Eddie, Anna’s father, makes a surprise appearance later in the book and we get to learn something that by that point we have suspected for a while. From the reviews I’ve read, I’m probably one of the only people who enjoyed Eddie’s story, well, some parts of it. I love Melville (and the book opens with one of his quotes) and when Eddie is at sea, in the Merchant Navy, and his ship sinks, there were moments that I found truly engaging and touching. He is not a sympathetic character overall, as he takes a terribly selfish decision at one point in the book, but seems to redeem himself (or is at least trying) by the end.

This is a long book, but despite that, I felt the end was a bit rushed. We discover things that had been hidden for most of the book, several characters make life-changing decisions in quick succession, and I was not totally convinced that the decisions fitted the psychological makeup of the characters or the rest of the story, although it is a satisfying ending in many ways.

The novel’s rhythm is slow, although as I mentioned above, it seems to speed up at the end. There are jumps forward and backwards in time, that I did not find particularly difficult to follow, but it does require a degree of alertness. There are fascinating secondary characters (Nell, the bosun…), and the writing is beautifully descriptive and can make us share in the experiences of the characters at times, but I also felt it didn’t invite a full emotional engagement with them. I was not a hundred per cent sure that the separate stories interconnected seamlessly enough or fitted in together, and I suspect different readers will like some of the characters more than others, although none are totally blameless or sympathetic. An interesting book for those who love historical fiction of that period, especially those who enjoy women’s history, and I’d also recommend it to those who love seafaring adventures and/or are curious about Egan’s career.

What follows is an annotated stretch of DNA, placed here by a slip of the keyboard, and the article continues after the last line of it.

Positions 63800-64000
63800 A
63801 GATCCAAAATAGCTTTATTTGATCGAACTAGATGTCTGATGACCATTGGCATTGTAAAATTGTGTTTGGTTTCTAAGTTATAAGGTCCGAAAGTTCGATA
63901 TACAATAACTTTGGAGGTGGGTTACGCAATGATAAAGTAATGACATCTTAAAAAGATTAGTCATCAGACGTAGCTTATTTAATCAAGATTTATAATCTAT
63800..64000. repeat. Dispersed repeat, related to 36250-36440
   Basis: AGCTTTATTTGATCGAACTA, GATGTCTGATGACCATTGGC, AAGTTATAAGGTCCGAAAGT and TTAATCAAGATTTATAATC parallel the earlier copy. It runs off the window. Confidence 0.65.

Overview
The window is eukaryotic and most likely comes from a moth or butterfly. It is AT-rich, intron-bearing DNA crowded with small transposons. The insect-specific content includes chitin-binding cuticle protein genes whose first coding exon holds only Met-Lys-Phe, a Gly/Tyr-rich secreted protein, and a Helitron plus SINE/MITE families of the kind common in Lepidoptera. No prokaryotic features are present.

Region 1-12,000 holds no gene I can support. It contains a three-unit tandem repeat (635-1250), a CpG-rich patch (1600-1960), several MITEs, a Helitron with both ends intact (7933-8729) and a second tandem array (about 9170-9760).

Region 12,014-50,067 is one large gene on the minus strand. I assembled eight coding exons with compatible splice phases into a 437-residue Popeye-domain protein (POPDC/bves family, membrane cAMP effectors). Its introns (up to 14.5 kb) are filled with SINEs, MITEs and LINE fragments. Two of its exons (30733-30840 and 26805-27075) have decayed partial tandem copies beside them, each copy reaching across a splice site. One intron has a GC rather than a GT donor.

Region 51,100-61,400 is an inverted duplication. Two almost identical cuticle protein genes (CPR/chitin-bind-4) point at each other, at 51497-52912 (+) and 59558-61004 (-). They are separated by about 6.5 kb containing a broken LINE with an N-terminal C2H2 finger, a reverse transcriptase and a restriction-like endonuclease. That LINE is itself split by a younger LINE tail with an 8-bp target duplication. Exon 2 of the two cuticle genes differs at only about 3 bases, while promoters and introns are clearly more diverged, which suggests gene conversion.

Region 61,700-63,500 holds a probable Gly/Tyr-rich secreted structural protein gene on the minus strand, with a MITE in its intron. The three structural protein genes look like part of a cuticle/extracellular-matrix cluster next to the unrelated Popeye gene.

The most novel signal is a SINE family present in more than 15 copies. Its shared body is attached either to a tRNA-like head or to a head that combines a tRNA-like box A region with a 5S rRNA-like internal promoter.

Thanks to Lady Amber and the author, thanks to all of you for reading and remember to like, share, comment, click and REVIEW!

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Book review Book reviews

#Bookreview WOMEN IN THE GREAT WAR (@penswordbooks) by Stephen Wynn (@Winnie2013) and Tanya Wynn. Heroines that must be remembered #WWI #history

Hi all:

As you know, I discovered Pen & Sword Books a while back and I’ve been exploring their catalogue. Today I bring you a book that I think will pique the interest of many.